Date Published: February 3, 2014
Publisher: Public Library of Science
Author(s): Bryan Gibb, Ling F. Ye, Stephanie C. Gergoudis, YoungHo Kwon, Hengyao Niu, Patrick Sung, Eric C. Greene, Maria Spies.
Replication protein A (RPA) is a ubiquitous eukaryotic single-stranded DNA (ssDNA) binding protein necessary for all aspects of DNA metabolism involving an ssDNA intermediate, including DNA replication, repair, recombination, DNA damage response and checkpoint activation, and telomere maintenance , , . The role of RPA in most of these reactions is to protect the ssDNA until it can be delivered to downstream enzymes. Therefore a crucial feature of RPA is that it must bind very tightly to ssDNA, but must also be easily displaced from ssDNA to allow other proteins to gain access to the substrate. Here we use total internal reflection fluorescence microscopy and nanofabricated DNA curtains to visualize the behavior of Saccharomyces cerevisiae RPA on individual strands of ssDNA in real-time. Our results show that RPA remains bound to ssDNA for long periods of time when free protein is absent from solution. In contrast, RPA rapidly dissociates from ssDNA when free RPA is present in solution allowing rapid exchange between the free and bound states. In addition, the S. cerevisiae DNA recombinase Rad51 and E. coli single-stranded binding protein (SSB) also promote removal of RPA from ssDNA. These results reveal an unanticipated exchange between bound and free RPA suggesting a binding mechanism that can confer exceptionally slow off rates, yet also enables rapid displacement through a direct exchange mechanism that is reliant upon the presence of free ssDNA-binding proteins in solution. Our results indicate that RPA undergoes constant microscopic dissociation under all conditions, but this is only manifested as macroscopic dissociation (i.e. exchange) when free proteins are present in solution, and this effect is due to mass action. We propose that the dissociation of RPA from ssDNA involves a partially dissociated intermediate, which exposes a small section of ssDNA allowing other proteins to access to the DNA.
RPA is a heterotrimeric complex consisting of Rfa1 (70 kDa), Rfa2 (32 kDa), and Rfa3 (14 kDa), and the complex contains a total of six oligonucleotide/oligosaccharide (OB) folds, four of which are involved in ssDNA binding , , . RPA binds tightly to ssDNA with a defined polarity and the four DNA-binding domains are termed dbdA, dbdB, dbdC, and dbdD , , , , , . Rfa1 contains dbdA, dbdB, and dbdC, which are connected to one another by flexible linkers, and dbdD is found in Rfa2. RPA binds ssDNA in at least three distinct modes: a low affinity mode (Kd∼100 nM) with a binding site size of ∼8 nucleotides, a moderate affinity mode (Kd∼5 nM) with a binding site size of ∼12–23 nucleotides, and a high-affinity mode (Kd∼0.05 nM) with a binding site size of ∼30 nucleotides , , . In addition, S. cerevisiae RPA exhibits a salt-dependent transition from a binding site of ∼18–20 nucleotides to ∼26–28 nucleotides . It has been suggested that these different binding modes may reflect the sequential association of distinctly ordered subsets of DNA-binding domains, which may facilitate initial binding to ssDNA as well as the displacement from ssDNA by other ssDNA-binding proteins .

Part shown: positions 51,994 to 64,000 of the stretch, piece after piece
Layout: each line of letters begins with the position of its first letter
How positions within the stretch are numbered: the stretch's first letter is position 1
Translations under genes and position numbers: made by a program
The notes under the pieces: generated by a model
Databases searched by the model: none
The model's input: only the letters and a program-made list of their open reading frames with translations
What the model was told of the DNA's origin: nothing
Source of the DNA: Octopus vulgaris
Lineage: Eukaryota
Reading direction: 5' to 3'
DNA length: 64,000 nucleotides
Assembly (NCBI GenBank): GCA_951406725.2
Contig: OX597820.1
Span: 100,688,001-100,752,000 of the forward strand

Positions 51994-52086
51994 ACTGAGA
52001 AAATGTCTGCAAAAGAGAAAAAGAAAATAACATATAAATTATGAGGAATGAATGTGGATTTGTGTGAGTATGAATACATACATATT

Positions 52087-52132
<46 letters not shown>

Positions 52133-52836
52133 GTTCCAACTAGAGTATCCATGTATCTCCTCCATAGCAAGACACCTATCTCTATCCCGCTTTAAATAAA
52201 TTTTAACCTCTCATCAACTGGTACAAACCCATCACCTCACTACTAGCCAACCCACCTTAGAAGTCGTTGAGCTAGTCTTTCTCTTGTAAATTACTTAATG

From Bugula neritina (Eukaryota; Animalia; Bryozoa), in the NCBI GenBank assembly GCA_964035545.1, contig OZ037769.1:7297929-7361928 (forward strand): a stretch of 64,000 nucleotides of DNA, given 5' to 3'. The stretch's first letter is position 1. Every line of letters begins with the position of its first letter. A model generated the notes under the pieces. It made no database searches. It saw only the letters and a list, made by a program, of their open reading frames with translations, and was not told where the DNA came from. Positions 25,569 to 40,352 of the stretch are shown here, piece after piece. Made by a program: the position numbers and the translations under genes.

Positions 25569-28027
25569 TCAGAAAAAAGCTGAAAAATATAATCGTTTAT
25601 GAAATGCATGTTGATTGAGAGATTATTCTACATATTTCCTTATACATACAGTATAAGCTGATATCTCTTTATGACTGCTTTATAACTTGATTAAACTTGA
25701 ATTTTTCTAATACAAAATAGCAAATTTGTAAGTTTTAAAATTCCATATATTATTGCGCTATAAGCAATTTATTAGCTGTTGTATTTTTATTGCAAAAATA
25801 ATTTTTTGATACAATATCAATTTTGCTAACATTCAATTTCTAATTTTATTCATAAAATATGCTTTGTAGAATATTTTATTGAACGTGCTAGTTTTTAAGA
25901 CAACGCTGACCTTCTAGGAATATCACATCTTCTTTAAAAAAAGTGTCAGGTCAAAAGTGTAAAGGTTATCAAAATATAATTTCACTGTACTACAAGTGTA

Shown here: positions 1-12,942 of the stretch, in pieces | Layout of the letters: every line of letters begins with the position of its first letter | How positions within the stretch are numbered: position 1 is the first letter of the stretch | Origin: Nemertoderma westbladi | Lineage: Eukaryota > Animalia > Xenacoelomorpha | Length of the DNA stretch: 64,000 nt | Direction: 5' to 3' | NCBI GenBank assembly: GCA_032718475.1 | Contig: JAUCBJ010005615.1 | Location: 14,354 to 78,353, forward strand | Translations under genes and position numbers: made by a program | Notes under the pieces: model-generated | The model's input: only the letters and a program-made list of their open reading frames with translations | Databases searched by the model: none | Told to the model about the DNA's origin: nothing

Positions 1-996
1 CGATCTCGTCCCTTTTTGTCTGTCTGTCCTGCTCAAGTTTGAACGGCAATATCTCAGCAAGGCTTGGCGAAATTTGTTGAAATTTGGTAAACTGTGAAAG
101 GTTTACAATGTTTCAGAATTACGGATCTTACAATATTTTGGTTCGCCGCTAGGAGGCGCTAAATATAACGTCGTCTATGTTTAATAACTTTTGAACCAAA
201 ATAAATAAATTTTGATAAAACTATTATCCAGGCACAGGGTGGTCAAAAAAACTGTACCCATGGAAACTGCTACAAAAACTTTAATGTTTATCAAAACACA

The ability to directly visualize the assembly of individual nucleoprotein complexes in real time offers a powerful approach for dissection of complex multi-component reactions pathways such as homologous DNA recombination. Here we have used total internal reflection fluorescence microscopy to visualize single-stranded DNA curtains bound by either RPA-eGFP or RPA-mCherry, and we use the displacement of these fluorescent versions of RPA as a read-out for the dynamic properties of RPA as well as the assembly of wild-type Rad51 presynaptic filaments. This system allows for temporally controlled delivery of reaction components, and recapitulates several known attributes of presynaptic filament assembly along with new, unanticipated behaviors of RPA.